Saturday, March 2, 2013

Various Artists – Son of Rogues Gallery: Pirate Ballads, Sea Songs & Chanteys

Son of Rogues Gallery: Pirate Ballads, Sea Songs & Chanteys

About 35 or 36 years, I spent some time hanging around the Philadelphia Folk Festival with an aspiring record producer named Hal Willner. We were introduced, as I recall, by the legendary folk music photographer David Gahr. Some years later, Hal began to produce fascinating compilation albums, including wonderful tributes to such composers as Nino Rota, Thelonious Monk and Kurt Weill.

In 2006, he put together Rogue’s Gallery: Pirate Ballads, Sea Songs & Chanteys, a wonderful 2-CD set of mostly non-traditional renditions of mostly traditional songs of the sea. It was an album that polarized the folk music world. Some, me included, loved it. It fit perfectly into my reasoning for naming my radio show (and, now, this blog) Folk Roots/Folk Branches – music rooted in, or branching out, from some kind of folk-based tradition. There were a lot of great tracks but a lot of traditional purists – some of the same folks who are still pissed about Bob Dylan at Newport in 1965 – hated the album as it wasn’t faithful to the finger-in-one-ear tradition of a cappella singing which some think of as the only authentic way to approach much of this kind of material.

My guess is this 2-CD sequel, Son of Rogues Gallery: Pirate Ballads, Sea Songs & Chanteys, will meet a similar reception. Personally, I’ve been having a lot of fun listening to this diverse group of artists – some of whom I’ve long loved, some of whom I’ve never previously appreciated, and a few of whom I’d never even heard of – re-imagine these songs of the sea.

The album begins with a rollicking version of “Leaving of Liverpool” by poguemeister Shane McGowan and a folk-rock rendition of “Sam’s Gone Away” by Robyn Hitchcock before settling into Beth Orton’s extended version of “Bamboo (River Come Down),” written by my late friend Dave Van Ronk and made famous by Peter, Paul and Mary on their first album. Ironically, it’s a song that Dave himself hated and quickly dropped from his performing repertoire.

Other highlights from the first CD include a lovely, ragged take on “Shenandoah,” sung by Tom Waits with harmony vocals and some lovely guitar playing by Keith Richards; Ivan Neville’s second line arrangement of “Mr. Stormalong”; and a soulful, cabaret arrangement of “Off to Sea Once More” by Macy Gray. The most beautiful moments are in Gavin Friday and Shannon McNally’s version of “Tom’s Gone to Hilo” (which Kate and Anna McGarrigle often performed as “Johnny’s Gone to Hilo”).

Highlights on the second CD include Dr. John’s setting of “The Lure of the Tropics,” a century-old poem by Clarence Leonard Hay; Jenni Muldaur’s lovely rendition of “Row the Boat, Child,” an African-American rowing shanty from the singing of Peter Davis of the Georgia Sea Island Singers; a good-time version of “Whiskey Johnny” by Michael Gira with Dixieland horns; and a poignant version of “Mrs. McGrath,” sung by Anjelica Huston to the accompaniment of a string quartet.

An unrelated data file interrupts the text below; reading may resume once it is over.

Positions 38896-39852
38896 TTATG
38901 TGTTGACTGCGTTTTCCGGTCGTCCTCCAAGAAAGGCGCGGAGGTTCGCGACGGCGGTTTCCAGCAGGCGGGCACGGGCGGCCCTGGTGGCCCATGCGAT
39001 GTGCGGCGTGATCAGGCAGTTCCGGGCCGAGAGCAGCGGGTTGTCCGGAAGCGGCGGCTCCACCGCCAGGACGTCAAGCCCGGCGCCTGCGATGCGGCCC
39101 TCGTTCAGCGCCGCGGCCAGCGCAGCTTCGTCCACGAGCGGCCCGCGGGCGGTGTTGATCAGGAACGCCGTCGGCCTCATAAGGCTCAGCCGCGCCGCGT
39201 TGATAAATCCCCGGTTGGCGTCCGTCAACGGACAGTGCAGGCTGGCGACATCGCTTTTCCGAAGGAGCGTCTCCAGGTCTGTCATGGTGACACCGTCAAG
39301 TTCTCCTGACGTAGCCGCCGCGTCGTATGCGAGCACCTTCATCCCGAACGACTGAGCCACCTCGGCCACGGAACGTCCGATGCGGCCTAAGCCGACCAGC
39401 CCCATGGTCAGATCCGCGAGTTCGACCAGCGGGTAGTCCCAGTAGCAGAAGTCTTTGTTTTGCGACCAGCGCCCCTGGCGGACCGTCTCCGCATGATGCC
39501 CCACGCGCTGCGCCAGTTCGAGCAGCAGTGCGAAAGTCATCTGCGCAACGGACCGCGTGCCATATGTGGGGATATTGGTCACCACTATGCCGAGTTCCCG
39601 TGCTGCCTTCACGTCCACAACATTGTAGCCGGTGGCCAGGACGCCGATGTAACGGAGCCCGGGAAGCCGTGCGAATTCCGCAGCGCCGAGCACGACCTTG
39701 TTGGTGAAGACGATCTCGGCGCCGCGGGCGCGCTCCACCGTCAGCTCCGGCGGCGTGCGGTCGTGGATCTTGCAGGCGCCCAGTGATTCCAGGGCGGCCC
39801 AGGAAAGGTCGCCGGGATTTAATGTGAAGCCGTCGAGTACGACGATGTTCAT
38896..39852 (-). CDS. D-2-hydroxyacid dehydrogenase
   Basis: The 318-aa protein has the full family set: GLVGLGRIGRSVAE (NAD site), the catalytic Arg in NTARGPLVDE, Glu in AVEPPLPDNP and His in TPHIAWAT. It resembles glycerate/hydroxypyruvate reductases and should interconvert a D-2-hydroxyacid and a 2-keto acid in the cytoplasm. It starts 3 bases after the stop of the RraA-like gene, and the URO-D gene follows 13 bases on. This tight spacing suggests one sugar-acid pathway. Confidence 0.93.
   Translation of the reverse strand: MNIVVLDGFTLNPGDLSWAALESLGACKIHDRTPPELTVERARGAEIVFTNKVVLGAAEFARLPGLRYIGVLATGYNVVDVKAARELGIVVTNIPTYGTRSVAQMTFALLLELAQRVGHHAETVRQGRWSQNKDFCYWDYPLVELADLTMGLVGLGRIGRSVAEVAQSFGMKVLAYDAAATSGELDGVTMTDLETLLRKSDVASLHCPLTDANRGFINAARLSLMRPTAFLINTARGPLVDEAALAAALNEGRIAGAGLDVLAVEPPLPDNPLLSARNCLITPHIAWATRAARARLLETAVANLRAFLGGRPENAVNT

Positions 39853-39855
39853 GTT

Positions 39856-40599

While most of the tracks were recorded especially for this release there are a couple of selections from other sources. There’s an instrumental medley of “Wedding Dress Song” and “Handsome Cabin Boy,” recorded back in the ‘60s by Frank Zappa and the Mothers of Invention, and Marianne Faithfull’s lovely version of “Flandyke Shore” with harmonies by Kate and Anna McGarrigle, from her 2008 album Easy Come, Easy Go (which was produced by Hal Willner).

Caveat: As is any project of this type, there are bound to be occasional clunkers. But tracks like Katey Red and Big Freeduias annoying take on Sally Racket (Oy, what a racket!) are few and far between.

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--Mike Regenstreif

1 comment:

  1. I believe I can assure you that if I'd been at Newport, I would not have booed Dylan for going electric.

    Actually, according to credible accounts, most who booed did so because the sound system needed adjusting. Other electric acts, notably Paul Butterfield's band, had already played at the festival, and nobody complained. Besides, Dylan's electric music was already playing on the radio. I think the Newport audience was more sophisticated than legend gives it credit for.

    But I didn't like the original Rogues Gallery -- and I suspect others felt the same -- because many of the performances were mediocre and sounded tossed off by musicians who didn't appear to understand or care about the material.

    I heard several cuts from the sequel on NPR's website. Generally, they sounded better, sufficiently so that I may end up buying the package. Like you, though, I couldn't help chuckling at the thought of how much Van Ronk (whom I knew, too) hated "Bamboo/River Come Down." Beth Orton's version is lovely, showing yet again that a songwriter is not always the best judge of his or her material.